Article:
Scientists using data from NASA’s Neutron star Interior Composition Explorer (NICER) telescope on the International Space Station have discovered X-ray surges accompanying radio bursts from the pulsar in the Crab Nebula. The finding shows that these bursts, called giant radio pulses, release far more energy than previously suspected.
A pulsar is a type of rapidly spinning neutron star, the crushed, city-sized core of a star that exploded as a supernova. A young, isolated neutron star can spin dozens of times each second, and its whirling magnetic field powers beams of radio waves, visible light, X-rays, and gamma rays. If these beams sweep past Earth, astronomers observe clock-like pulses of emission and classify the object as a pulsar.
Located about 6,500 light-years away in the constellation Taurus, the Crab Nebula and its pulsar formed in a supernova explosion. The neutron star spins 30 times each second, and at X-ray and radio wavelengths it is among the brightest pulsars in the sky.
Out of more than 2,800 pulsars cataloged, the Crab pulsar is one of only a few that emit giant radio pulses, which occur sporadically and can be hundreds to thousands of times brighter than the regular pulses. And after decades of observations, only the Crab has been shown to enhance its giant radio pulses with emission from other parts of the spectrum.
Previously seen in visible light, these enhancements now have been detected in X-rays for the first time. Between August 2017 and August 2019, researchers used NICER to repeatedly observe the Crab pulsar in X-rays. While NICER was watching, the team also studied the object using at least one of two ground-based radio telescopes in Japan.
The team combined all of the X-ray data that coincided with giant radio pulses, revealing an X-ray boost of about 4% that occurred in synch with them. It’s remarkably similar to the 3% rise in visible light associated with the phenomenon, discovered in 2003. The researchers say that the total emitted energy associated with a giant pulse is dozens to hundreds of times higher than previously estimated from the radio and optical data alone.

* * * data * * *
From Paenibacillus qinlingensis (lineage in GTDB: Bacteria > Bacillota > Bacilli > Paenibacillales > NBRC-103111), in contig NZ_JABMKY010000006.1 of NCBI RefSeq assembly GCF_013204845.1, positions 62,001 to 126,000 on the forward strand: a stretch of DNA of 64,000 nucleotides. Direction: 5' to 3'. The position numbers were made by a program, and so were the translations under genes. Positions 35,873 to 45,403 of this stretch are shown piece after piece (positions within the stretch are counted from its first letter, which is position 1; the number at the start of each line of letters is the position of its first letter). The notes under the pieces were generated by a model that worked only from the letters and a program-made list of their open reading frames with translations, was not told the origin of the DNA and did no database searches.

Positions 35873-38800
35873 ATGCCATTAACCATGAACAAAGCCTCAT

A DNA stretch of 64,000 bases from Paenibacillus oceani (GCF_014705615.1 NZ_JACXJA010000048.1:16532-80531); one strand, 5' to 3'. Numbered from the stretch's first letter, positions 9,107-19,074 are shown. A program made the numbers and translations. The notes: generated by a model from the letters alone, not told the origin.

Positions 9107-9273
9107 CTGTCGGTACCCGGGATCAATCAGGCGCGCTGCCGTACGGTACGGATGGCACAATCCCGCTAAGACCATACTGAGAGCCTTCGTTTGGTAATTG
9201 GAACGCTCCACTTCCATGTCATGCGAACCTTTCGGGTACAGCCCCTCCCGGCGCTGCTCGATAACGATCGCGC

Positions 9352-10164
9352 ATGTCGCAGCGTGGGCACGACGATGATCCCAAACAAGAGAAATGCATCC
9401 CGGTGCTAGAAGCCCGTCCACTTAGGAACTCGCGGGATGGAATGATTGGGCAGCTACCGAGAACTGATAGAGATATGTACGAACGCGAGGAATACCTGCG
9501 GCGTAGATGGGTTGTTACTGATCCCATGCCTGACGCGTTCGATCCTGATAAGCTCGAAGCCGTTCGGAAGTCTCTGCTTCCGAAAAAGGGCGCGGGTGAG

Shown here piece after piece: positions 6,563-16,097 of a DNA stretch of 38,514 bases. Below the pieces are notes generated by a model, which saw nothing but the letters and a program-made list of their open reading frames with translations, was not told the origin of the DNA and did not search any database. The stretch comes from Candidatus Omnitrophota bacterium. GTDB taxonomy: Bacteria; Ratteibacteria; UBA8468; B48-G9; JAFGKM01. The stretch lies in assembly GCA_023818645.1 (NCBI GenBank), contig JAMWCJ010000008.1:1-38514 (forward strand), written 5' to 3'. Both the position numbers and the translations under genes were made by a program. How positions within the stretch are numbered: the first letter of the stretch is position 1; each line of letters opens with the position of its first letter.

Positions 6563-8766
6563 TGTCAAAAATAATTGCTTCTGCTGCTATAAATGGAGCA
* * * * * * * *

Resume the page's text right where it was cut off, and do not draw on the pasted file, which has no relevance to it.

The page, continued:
The enhancements suggest that giant pulses are a manifestation of underlying processes that produce emission spanning the electromagnetic spectrum, from radio to X-rays. And because X-rays pack millions of times the punch of radio waves, even a modest increase represents a large energy contribution. The researchers conclude that the total emitted energy associated with a giant pulse is dozens to hundreds of times higher than previously estimated from the radio and optical data alone.
X-rays detected by NASA’s Neutron star Interior Composition Explorer (NICER) on the International Space Station reveal a high-energy connection to the Crab pulsar’s giant radio pulses. Between 2017 and 2019, NICER and radio telescopes in Japan studied the pulsar at the same time. In this visualization, representing just 13 minutes of NICER observations, millions of X-rays are plotted relative to the pulsar’s rotational phase, which is centered on the strongest radio emission. For clarity, two full rotations are shown. As the pulsar beams sweep across our line of sight, they produce two peaks for each rotation, with the brighter one associated with greater numbers of giant radio pulses. For the first time, NICER data show a slight increase in X-ray emission associated with these events.
Credit: NASA’s Goddard Space Flight Center/Enoto et al. 2021
The Crab Nebula is supernova remnant, expanding debris from the explosion of a star many times the Sun's mass. This image combines data from NASA's Chandra, Hubble, and Spitzer space telescopes to explore the cloud in X-ray (blue-purple), visible (green), and infrared (red) light. The Crab pulsar, a neutron star spinning 30 times a second, is the bright spot near the center. The Crab Nebula is located 6,500 light-years away in the constellation Taurus.
Credit: NASA, X-ray: CXC, J. Hester (ASU) et al.; optical: ESA, J. Hester and A. Loll (ASU); infrared: JPL-Caltech, R. Gehrz (U. Minn)
GCMD keywords can be found on the Internet with the following citation:
Olsen, L.M., G. Major, K. Shein, J. Scialdone, S. Ritz, T. Stevens, M. Morahan, A. Aleman, R. Vogel, S. Leicester, H. Weir, M. Meaux, S. Grebas, C.Solomon, M. Holland, T. Northcutt, R. A. Restrepo, R. Bilodeau, 2013. NASA/Global Change Master Directory (GCMD) Earth Science Keywords. Version 188.8.131.52.0